Three very different girls whose lives touch each other's because of a bottle. Could a bottle really travel from Virginia to England and back to Boston? In back matter, author Jane Smolik writes about the history of sailors placing messages in bottles. Using ocean current charts, she figured out where a bottle tossed into the James River might land. Then she had to learn what was happening across the world in the 1850s to tie the stories together.

A fun story backed by research, sure to appeal to kids who love exploring history and mysteries. Review copy provided by the publisher.

Friday, January 8, 2016

The Way to Stay in Destiny

With the coming of a New Year, I've decided to post book reviews on a weekly basis. Look for book talk, author interviews and other book-related stuff on Fridays. Starting with...

The Way to Stay in Destiny
by Augusta Scattergood
192 pages; ages 8-12
Scholastic Press, 2015

January is such a perfect month to curl up with a good book. So for the next few Mondays, I'll be digging into my book basket for some longer reads, both fiction and non.

I was pulled into this book by the first line: The crazy lady in seat 2B hasn't stopped singing "You Are My Sunshine" since the glare hit the windshield three hours ago. When the bus pulls to a stop in Destiny, Theo grabs his bags and baseball glove and follows his uncle out the door and into the Florida heat. He sees old men wearing shorts and flip flops... and slithery gray stuff hanging from the trees. What am I doing here? Theo wonders.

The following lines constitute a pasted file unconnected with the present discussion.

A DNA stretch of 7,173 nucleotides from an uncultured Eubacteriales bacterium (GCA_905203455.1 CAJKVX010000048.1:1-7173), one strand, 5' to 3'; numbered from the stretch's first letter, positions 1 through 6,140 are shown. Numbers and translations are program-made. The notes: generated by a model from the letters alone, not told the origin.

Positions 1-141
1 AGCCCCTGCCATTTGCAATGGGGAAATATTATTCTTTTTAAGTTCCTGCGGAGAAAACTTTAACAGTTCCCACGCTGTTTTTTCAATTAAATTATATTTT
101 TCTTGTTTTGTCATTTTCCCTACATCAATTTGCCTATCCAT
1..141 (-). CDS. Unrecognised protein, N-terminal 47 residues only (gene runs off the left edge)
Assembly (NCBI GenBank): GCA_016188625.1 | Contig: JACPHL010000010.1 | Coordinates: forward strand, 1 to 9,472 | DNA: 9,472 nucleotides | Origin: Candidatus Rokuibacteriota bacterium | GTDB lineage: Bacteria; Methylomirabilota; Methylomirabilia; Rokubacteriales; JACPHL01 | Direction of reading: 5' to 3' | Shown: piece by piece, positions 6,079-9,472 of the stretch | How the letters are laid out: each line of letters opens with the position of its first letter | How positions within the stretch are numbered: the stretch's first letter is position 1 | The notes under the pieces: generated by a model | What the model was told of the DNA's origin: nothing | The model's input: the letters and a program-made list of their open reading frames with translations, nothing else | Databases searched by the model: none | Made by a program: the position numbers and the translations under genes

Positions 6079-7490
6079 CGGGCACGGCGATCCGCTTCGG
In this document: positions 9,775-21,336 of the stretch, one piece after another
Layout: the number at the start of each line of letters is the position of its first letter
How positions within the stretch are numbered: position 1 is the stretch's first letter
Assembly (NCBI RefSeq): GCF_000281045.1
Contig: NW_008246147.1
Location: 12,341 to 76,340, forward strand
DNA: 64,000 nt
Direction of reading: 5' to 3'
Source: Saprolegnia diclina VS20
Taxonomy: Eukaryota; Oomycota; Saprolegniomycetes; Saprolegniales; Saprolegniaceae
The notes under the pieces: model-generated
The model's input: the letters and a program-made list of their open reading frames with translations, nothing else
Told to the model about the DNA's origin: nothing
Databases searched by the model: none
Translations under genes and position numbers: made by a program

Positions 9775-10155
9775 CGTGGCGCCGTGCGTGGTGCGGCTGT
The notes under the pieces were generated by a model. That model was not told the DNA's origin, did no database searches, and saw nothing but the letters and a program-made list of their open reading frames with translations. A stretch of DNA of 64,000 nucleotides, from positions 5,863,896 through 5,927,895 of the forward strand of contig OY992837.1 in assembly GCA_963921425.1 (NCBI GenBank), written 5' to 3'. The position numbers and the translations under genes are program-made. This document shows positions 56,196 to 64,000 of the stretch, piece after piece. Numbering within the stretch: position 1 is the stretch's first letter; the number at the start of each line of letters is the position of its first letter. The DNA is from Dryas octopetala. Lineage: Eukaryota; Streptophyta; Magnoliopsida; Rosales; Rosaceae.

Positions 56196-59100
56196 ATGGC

Sharing a room with his uncle at Sister Grandersole's Rooming House and Dance Academy, doing the laundry on Saturdays, finding some unexpected friends, and discovering he has an ear for the piano - that's what Theo's doing in Destiny. And then there's the history of baseball tied up with the history of the town: did Hank Aaron really play there?

Add to that the mystery of interpersonal relationships: Who is this girl who ditches dance class to play ball? Can Theo manage to play the piano when his uncle expressly forbids it? And why is his uncle so angry?

This book is a perfect blend of mystery and adventure, and a warm story about what it means to be family.